March 01, 2004
1 min read

President Carter encourages support of infant vision program

You've successfully added to your alerts. You will receive an email when new content is published.

Click Here to Manage Email Alerts

We were unable to process your request. Please try again later. If you continue to have this issue please contact

ATLANTA — Former President Jimmy Carter urged physicians to support InfantSee, a national charitable program developed to raise public awareness of the importance and significance of infant eye care. President Carter gave the keynote speech here at the SECO International optometry meeting.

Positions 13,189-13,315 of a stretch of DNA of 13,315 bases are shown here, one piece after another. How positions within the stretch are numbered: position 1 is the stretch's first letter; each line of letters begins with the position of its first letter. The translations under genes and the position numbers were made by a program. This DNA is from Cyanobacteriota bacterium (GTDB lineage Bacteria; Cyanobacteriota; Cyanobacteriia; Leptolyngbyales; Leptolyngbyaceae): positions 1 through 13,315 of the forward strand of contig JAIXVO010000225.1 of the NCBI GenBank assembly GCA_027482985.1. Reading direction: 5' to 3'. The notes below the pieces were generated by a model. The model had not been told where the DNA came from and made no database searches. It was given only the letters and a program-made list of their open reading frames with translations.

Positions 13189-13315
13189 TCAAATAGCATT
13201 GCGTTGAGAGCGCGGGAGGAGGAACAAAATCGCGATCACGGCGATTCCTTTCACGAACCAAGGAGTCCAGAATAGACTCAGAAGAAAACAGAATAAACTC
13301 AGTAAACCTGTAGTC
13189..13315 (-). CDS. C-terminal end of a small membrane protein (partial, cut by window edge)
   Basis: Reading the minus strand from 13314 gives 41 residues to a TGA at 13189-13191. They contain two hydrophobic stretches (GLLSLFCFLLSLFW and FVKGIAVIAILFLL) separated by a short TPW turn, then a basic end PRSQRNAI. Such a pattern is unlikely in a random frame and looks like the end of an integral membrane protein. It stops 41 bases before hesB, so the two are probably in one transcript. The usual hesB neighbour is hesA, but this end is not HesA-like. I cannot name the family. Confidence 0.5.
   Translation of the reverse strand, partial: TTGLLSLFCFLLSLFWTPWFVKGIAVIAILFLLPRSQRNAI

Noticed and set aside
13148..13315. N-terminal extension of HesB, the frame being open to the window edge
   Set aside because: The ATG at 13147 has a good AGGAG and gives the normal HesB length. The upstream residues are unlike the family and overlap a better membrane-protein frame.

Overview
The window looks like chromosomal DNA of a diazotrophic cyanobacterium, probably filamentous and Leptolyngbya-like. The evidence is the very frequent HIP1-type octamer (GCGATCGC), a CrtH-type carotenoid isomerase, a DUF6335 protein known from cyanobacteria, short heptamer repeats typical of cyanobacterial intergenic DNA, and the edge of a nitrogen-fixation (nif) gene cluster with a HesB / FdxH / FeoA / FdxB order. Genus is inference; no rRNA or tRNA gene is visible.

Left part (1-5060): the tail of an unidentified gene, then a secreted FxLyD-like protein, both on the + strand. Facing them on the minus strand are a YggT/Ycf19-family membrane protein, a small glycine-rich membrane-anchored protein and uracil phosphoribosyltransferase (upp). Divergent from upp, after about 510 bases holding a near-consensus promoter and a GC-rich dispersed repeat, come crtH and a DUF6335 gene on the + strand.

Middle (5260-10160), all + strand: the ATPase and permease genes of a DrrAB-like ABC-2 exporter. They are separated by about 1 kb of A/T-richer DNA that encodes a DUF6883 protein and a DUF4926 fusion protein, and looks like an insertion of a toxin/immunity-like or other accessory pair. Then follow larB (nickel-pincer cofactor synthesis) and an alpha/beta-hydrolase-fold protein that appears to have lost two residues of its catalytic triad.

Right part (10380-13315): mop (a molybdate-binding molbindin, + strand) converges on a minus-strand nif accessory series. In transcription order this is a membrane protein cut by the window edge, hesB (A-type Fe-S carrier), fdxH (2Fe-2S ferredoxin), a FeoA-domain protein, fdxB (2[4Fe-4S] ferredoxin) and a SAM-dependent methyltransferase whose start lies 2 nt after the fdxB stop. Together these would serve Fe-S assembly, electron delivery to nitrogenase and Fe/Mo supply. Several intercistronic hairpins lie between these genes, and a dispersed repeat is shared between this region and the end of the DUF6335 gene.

President Carter said he and his wife Rosalind became strong advocates for early vision testing in children when two of their 11 grandchildren entered elementary school with undetected amblyopia. The Carters are now spokespersons for the program.

"Only 30% [of U.S. children] under the age of 6 years have an eye exam, and, of those, only one third have an eye exam from an eye care professional. If you multiply one third by 30% you get 10%. So what has been happening to the other 90%?” President Carter asked the audience. “They go to elementary school and into the first grade without an eye exam, an examination of their most precious physical possession — their eyes — from a specialist."